It’s certainly flamebait, but hey, always good for a laugh, right?

          I will share my perspective when i am no longer the sole imbiber.

          • Hey intertubernet,I see the challenge is off to a slow start..You got to be thinking everyone’s out to dinner, or maybe it’s time to up the prize-ladder and trim the fence..abit.. I’ll keep an eye-out..grab a perspex shield ,Fire-away…

          • ok how bored am I this morning…

            “Inflation under our current system results from the expansion of bank credit beyond the ability of the economy to expand to put the credit to work.”

            I’d more or less agree with that to the extent that if you expand the money supply beyond what can be absorbed for productive use you should expect an inflation breakout.

            “…the inflation is the result of expansion of bank credit through fractional reserve banking, when the interest on the expansion of credit can no longer be paid and absorbed by economic growth. If fractional reserve banking was ended…”

            fractional reserve banking doesn’t exist …in the USA or Australia, anyway.

            “…and replaced with a true debt-free public monetary system, like the Greenback or Continental, the government could not only pay off the national debt and significantly reduce taxation”

            The USA switched to a fiat currency in the 70s. What he is wishing for already exists. See any MMT description of post 70s fiat money systems.

            His branding of a particular subgroups of “libertarians” as nutters was fair enough though I’m not sure that Soros wants a gold standard does he? The writer considers himself “libertarian” but considers those he named as untrue to the faith — so to speak. Fair enough call on some of them although is assignment of motives to them is a bit of a stretch. I would have thought it was because they were dumb (in these matters, not necessary dumb period), not because they have an evil plan.

            Not batsh!t insane but not the sort of stuff you would want to take much notice of.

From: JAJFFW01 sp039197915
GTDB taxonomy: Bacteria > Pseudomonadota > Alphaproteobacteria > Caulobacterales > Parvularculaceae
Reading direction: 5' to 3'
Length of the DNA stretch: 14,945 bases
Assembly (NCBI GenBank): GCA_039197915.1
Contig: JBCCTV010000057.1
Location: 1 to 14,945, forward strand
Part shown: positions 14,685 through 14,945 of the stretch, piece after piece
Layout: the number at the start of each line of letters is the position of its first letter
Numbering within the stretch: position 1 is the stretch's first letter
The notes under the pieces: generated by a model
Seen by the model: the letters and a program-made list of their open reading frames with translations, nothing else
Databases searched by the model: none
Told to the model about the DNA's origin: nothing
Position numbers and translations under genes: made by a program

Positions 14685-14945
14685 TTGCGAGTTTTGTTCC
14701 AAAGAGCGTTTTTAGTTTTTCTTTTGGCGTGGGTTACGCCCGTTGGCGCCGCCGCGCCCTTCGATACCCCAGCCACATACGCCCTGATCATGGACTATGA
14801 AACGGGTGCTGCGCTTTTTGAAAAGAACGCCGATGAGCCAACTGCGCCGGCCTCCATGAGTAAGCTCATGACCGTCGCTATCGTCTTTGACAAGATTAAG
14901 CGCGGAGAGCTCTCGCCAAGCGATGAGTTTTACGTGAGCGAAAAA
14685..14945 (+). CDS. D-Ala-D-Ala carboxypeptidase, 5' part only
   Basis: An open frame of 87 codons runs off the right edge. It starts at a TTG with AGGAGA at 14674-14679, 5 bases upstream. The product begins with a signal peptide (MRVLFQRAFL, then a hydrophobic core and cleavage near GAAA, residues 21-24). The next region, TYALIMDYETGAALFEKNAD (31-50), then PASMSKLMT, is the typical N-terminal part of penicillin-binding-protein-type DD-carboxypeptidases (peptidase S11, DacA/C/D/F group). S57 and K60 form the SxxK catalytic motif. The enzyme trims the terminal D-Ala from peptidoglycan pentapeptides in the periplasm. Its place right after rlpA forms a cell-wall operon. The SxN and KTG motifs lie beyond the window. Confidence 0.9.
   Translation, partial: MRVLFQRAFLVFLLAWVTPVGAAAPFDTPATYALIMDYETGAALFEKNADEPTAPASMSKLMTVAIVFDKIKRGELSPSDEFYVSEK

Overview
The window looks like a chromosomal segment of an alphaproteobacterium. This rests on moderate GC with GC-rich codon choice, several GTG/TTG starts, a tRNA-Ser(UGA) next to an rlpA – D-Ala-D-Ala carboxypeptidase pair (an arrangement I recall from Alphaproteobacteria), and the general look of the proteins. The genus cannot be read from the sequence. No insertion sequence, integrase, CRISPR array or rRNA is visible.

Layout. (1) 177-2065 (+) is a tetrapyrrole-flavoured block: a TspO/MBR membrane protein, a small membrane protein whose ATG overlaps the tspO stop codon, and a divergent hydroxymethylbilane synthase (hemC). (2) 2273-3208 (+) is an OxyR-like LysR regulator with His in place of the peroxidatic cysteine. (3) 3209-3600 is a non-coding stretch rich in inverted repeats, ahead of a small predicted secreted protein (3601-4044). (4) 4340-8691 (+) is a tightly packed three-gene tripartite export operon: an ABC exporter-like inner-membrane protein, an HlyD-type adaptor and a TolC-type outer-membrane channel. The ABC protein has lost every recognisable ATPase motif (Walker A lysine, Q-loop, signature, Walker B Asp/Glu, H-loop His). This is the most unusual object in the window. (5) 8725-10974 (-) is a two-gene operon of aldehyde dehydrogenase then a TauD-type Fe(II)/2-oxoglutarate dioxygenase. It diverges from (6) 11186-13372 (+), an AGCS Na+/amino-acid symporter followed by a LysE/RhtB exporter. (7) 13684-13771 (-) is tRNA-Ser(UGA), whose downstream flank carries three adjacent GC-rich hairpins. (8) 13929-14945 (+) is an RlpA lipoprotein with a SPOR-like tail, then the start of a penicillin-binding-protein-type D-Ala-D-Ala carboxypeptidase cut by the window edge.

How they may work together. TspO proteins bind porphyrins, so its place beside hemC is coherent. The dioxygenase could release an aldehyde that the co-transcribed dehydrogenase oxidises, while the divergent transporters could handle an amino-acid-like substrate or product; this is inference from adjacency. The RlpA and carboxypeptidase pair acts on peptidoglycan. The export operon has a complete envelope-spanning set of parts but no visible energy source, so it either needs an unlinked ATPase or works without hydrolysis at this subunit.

• Thanks Sideshow Bob.

            “Fair enough call on some of them although is assignment of motives to them is a bit of a stretch.”


            Always important to actually check links out. That’s how I cured myself of MSM in the first place. Unfortunately this increases my reliance on the blogosphere for guidance sometimes.

  5. The BurbWatcherMEMBER


    Front page of the Saturday of the Newcastle Herald reads:

    “Property Price Gloom Amid the Boom”.



  6. Another interesting and compelling argument in favour of monetary/banking reform in the EU……


    This article argues in favour of deeper integration. I understand the argument. But it is not possible to implement this. There are two alternatives: persisting with the status quo, which is a declaration of failure, or monetary and currency dis-integration, which though readily achievable is evidently inconceivable.

    The contraction in German manufacturing reported by Bloomberg (Lorax, above)…this is the statistical equivalent of hundreds of canaries, all dying at once.

    • Yep. So it seems the obvious (i.e. shared currency with independent governance is a furphy) is now on the table.

      Nobody’s looking at it, or admitting it’s there.

      So what? Too much money is on the line to ‘fess up.

      Ah Europe. Cradle of revolutions and global war. Life would be so boring without you.

  7. CME raises margin on everything, announced after the US close on Friday, and effective Monday, according to Zero Hedge.


    Is this for real?? I only stumbled across it just now, and have no time now to look up other sources. Maybe tomorrow…

    If it is for real Monday is gonna be one for the books, as a heck of a lot of people are gonna have to raise a heck of a lot of cash in no time at all.